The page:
Aside from the subplot, this is a compelling addition to a growing canon of depictions of a moment in history that is right in living memory.


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Researcher / PostDoc (m / f / x) job with TECHNISCHE UNIVERSITAT DRESDEN (TU DRESDEN) https://abcingles.net/2022/01/07/researcher-postdoc-m-f-x-job-with-technische-universitat-dresden-tu-dresden/ Fri, 07 Jan 2022 12:13:55 +0000 https://abcingles.net/2022/01/07/researcher-postdoc-m-f-x-job-with-technische-universitat-dresden-tu-dresden/ AT TU Dresden, Faculty of Environmental Sciences, Department of Geosciences, the Chair of Geoinformatics offers a project position within the Projekt „NFDI4Earth – National Research Data Infrastructure for Earth System Sciences“ Research associate / PostDoc (m / f / x) Software architect for innovative research data infrastructures (subject to personal qualification, employees are paid according […]]]>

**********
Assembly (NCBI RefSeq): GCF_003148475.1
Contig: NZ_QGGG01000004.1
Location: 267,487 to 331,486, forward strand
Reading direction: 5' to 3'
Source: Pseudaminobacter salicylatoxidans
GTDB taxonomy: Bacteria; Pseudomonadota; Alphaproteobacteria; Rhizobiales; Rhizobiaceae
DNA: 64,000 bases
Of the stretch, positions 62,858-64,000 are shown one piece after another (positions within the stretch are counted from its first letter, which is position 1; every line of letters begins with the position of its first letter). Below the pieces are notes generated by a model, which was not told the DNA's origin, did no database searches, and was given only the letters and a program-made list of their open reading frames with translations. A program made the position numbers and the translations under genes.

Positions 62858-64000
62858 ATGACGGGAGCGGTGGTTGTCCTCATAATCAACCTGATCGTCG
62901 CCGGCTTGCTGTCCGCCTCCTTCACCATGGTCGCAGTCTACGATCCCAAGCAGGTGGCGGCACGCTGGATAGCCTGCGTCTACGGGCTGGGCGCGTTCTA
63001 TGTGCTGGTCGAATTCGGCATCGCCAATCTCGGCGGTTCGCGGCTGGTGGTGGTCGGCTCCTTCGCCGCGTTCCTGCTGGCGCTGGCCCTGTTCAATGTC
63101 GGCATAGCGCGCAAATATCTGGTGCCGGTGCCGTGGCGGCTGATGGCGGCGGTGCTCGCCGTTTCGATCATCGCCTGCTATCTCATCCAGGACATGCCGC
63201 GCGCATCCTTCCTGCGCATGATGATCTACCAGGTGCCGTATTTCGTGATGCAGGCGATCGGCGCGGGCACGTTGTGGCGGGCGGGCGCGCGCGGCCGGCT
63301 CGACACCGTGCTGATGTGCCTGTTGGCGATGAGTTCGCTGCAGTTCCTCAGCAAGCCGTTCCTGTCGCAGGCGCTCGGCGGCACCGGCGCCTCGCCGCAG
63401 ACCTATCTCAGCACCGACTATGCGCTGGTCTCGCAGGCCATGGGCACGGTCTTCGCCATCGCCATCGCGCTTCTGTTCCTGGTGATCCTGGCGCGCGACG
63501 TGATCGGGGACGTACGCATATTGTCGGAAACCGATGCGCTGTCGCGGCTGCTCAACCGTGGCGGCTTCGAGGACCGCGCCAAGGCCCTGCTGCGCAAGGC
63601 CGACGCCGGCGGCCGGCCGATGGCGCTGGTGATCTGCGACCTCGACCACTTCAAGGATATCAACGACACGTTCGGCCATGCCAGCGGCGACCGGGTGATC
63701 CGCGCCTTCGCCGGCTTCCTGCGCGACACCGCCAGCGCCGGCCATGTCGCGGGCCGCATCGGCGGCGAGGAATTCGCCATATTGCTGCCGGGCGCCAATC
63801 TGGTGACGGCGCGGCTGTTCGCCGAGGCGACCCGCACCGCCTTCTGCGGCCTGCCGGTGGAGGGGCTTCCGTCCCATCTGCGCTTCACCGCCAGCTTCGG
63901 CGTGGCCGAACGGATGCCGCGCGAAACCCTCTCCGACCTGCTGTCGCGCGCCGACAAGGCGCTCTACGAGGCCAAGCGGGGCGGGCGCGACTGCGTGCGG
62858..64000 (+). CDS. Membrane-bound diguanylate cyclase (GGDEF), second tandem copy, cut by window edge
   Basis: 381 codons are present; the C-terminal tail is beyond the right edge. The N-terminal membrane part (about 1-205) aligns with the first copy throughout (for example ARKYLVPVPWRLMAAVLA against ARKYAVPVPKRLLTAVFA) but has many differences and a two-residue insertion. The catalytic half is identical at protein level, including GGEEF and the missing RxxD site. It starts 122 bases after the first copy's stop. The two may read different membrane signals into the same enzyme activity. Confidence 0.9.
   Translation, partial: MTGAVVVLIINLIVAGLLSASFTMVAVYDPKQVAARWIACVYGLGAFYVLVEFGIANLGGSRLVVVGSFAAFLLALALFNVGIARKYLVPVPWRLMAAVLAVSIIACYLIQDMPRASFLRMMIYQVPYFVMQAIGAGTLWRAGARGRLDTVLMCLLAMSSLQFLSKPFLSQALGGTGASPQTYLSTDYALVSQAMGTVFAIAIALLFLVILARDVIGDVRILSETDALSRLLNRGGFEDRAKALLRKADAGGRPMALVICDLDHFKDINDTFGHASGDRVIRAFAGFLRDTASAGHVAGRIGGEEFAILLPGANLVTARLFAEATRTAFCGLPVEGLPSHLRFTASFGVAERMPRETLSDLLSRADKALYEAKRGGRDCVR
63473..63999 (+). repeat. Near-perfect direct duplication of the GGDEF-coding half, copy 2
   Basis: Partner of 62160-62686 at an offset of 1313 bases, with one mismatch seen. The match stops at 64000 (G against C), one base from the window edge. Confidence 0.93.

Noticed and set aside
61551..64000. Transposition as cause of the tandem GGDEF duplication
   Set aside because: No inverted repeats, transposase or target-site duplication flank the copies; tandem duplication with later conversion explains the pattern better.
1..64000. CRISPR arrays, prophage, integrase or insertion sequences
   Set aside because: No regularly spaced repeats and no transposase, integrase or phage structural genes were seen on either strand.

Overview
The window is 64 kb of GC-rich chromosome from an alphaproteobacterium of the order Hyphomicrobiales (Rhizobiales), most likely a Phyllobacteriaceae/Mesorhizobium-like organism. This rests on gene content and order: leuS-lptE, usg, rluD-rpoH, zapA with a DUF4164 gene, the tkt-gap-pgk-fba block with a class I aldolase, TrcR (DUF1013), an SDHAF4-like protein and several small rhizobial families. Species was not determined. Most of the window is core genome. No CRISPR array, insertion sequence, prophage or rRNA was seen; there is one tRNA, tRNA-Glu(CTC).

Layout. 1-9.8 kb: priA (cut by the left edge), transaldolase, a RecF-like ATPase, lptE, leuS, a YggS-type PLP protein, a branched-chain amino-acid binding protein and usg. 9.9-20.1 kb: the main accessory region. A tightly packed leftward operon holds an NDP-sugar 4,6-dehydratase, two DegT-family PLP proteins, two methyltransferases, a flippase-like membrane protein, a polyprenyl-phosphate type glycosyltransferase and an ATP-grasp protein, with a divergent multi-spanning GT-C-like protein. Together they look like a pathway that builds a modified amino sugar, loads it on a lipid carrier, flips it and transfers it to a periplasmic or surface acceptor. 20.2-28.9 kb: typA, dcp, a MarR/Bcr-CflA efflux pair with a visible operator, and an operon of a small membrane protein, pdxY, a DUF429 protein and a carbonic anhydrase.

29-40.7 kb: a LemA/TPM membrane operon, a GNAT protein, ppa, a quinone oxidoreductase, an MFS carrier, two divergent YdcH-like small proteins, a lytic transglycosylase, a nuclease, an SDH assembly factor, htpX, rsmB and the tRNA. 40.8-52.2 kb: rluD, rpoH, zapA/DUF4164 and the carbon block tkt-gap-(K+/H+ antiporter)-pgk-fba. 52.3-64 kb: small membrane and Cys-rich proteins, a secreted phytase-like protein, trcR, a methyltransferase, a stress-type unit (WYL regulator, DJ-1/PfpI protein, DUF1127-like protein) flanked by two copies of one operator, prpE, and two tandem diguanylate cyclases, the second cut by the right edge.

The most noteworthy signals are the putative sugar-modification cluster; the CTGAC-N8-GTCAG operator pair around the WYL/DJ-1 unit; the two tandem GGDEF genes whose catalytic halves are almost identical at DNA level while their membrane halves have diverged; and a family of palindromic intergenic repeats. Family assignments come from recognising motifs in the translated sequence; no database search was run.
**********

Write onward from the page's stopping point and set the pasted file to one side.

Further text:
AT TU Dresden, Faculty of Environmental Sciences, Department of Geosciences, the Chair of Geoinformatics offers a project position within the Projekt „NFDI4Earth – National Research Data Infrastructure for Earth System Sciences

Research associate / PostDoc (m / f / x)

Software architect for innovative research data infrastructures

(subject to personal qualification, employees are paid according to the salary group E 13 TV-L)

departure as soon as possible and limited until September 30, 2026. The employment period is governed by § 2 (2) of the Act on Fixed-Term Research Contracts (Wissenschaftszeitvertragsgesetz – WissZeitVG).

The DFG-funded NFDI4Earth project is part of the German National Research Data Infrastructure (NFDI) and addresses digital needs in Earth System Sciences. It provides researchers with FAIR, consistent and open access to all relevant data as well as innovative methods for research data management and collaborative data analysis. The project consortium is coordinated by TU Dresden and includes 58 partners from well-known national institutions in the field of Earth System Sciences. The advertised position is in the NFDI4Earth coordination office of the Chair of Geoinformatics, with close links to the TU Dresden Center for Information Services and High Performance Computing (ZIH) and the Support Center Research Data at TU Dresden.